Forget Job Creators: The Best Stimulus Is for Shoppers

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Republicans say they're behind a payroll tax holiday for 2012. That's a good start, but it's only half-way to the December stimulus we need.

600 consumers shopping REUTERS Kevin Lamarque.jpg

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After months of threatening to block another payroll tax break, Republican leadership now says it supports a $250 billion plan to cut Social Security taxes. That makes it a virtual guarantee that the typical family will get to keep an extra $1,500 of its earnings through 2012.

Or does it? Somebody has to pay for this thing -- unless we agree to put it on the national credit card. That means both parties need to find $250 billion lying around. The GOP wants to find the it in spending cuts. The Democrats want to find it in a new "millionaire tax."

The showdown over offsets isn't a sideshow. It is the show. If the parties finish December at loggerheads over paying for the payroll tax break, it won't happen. Instead, there will be another blame game. Democrats will say Republicans blocked a tax break for every working family to protect the richest 0.5%. Republicans will say Democrats insisted on raising taxes on job creators in a recession. Those arguments sound way too realistic for me to believe the payroll tax cut is a done deal.

Let's assume it is a done deal. Is it even a good idea? The payroll tax cut for workers goes like this [ed: skip to the end of this section if you truly hate numbers]. Every year, the government keeps about 6 percent of your wages for Social Security. In 2011, the feds only kept about 4 percent. The point was to make you 2 percent richer. Democrats want to extend and expand this tax break by taking down the Social Security to about 3 percent and putting employer payroll taxes at the same level (the Social Security tax is shared by employers and employees). The upshot is that a family making $50,000 a year would would keep another $1,500, and businesses would have higher cash piles to make hires and investments.

If the diagnosis for the sick U.S. economy is too little demand, then making every working family 3 percent richer isn't a bad medicine. Wall Street economists guess it could add about 1 percentage point of growth in 2012. In the first half of 2011, 1 percent growth would have been the difference between our weak recovery and a straight-up recession. But as far as end-of-year stimulus goes, the payroll tax cut is not the most efficient plan, or even a satisfactory one.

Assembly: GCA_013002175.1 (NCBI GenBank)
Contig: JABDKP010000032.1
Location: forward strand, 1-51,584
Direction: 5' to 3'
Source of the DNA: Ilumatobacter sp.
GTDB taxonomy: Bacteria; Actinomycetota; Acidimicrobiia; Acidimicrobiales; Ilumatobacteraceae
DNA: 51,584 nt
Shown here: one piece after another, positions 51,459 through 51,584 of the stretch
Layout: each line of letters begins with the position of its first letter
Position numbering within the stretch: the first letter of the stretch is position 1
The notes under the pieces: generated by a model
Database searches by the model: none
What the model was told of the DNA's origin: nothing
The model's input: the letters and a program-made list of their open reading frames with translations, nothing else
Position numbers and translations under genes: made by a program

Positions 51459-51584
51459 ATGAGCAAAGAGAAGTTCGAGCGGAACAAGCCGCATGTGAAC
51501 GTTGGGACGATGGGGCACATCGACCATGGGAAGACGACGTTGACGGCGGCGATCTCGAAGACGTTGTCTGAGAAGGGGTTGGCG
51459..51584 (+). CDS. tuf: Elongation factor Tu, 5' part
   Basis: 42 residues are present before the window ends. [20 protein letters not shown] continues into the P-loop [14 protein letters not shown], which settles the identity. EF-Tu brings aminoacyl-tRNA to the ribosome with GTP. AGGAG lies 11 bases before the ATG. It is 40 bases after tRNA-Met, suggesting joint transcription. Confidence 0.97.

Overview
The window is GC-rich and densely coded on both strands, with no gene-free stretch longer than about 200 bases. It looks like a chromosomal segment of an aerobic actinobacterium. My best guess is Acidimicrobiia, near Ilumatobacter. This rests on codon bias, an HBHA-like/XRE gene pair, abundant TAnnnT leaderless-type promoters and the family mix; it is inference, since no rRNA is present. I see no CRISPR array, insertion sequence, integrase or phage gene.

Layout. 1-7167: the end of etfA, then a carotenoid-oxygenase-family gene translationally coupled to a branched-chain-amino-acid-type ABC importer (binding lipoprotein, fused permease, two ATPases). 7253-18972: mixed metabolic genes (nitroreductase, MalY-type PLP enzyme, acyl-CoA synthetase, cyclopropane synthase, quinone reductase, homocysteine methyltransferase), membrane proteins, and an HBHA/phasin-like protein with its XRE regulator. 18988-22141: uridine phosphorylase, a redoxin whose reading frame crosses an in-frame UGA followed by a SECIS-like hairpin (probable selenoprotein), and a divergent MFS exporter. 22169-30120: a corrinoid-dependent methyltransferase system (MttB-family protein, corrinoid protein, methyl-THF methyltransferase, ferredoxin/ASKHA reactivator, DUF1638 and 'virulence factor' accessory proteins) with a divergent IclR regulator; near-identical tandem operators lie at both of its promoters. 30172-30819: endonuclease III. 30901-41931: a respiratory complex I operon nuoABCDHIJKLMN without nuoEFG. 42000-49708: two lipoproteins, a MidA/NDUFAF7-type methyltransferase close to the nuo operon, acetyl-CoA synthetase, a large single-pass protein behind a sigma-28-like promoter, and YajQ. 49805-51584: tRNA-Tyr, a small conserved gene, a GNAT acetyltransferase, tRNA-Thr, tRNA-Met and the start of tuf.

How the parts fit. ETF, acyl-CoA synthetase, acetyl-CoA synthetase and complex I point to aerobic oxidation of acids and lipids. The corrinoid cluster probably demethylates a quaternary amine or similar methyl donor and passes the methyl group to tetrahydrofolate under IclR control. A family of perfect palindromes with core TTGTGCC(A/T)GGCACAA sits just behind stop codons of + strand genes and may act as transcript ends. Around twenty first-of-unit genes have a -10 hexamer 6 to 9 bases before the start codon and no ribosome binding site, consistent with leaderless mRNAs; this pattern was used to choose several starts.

***

It's something of a religion in macroeconomic theory that the best stimulus focuses its laser beam on the poor. This isn't out of charity, but out of solid economics. Somebody making $101 a week is more likely to spend her next dollar than somebody making $10,001 a week. So if you're the government borrowing money a limited amount of money, you don't want to hand it no-strings-attached to the "job creators," who as Republicans acknowledge, are likely to already be rich. You want to hand it to the cash-needy. The shoppers. The "grocery-receipt creators."

A mini-stimulus targeting the "grocery-receipt creators" might look like this. You take a payroll tax cut. Then you add an extension of unemployment benefits, without which 2 million people will lose unemployment insurance next year. Then you reach deep into the tool-box and find something creative to help the long-term unemployed, like a job-training program or special incentives to hire people who have been out of work for more than a year. Then you sit down and think about how we pay for this and more over the next ten years with a thoughtful balance of spending cuts and tax increases.

The headline says "forget job creators," and of course I'm not saying we should forget about them forever. But maybe we forget the richest of them for the next month or so. Companies aren't hiring, and the reason why has very little to do with tax rates. They're not hiring because they're worried about growth. Rightly so. Middle-class families aren't spending because they're in debt and their incomes aren't growing. Lower interest rates can't fix that. A payroll tax holiday combined with jobless benefit extension won't entirely fix them problem either. But it's the right step for now.


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Derek Thompson is a senior editor at The Atlantic, where he writes about economics, labor markets, and the entertainment business.

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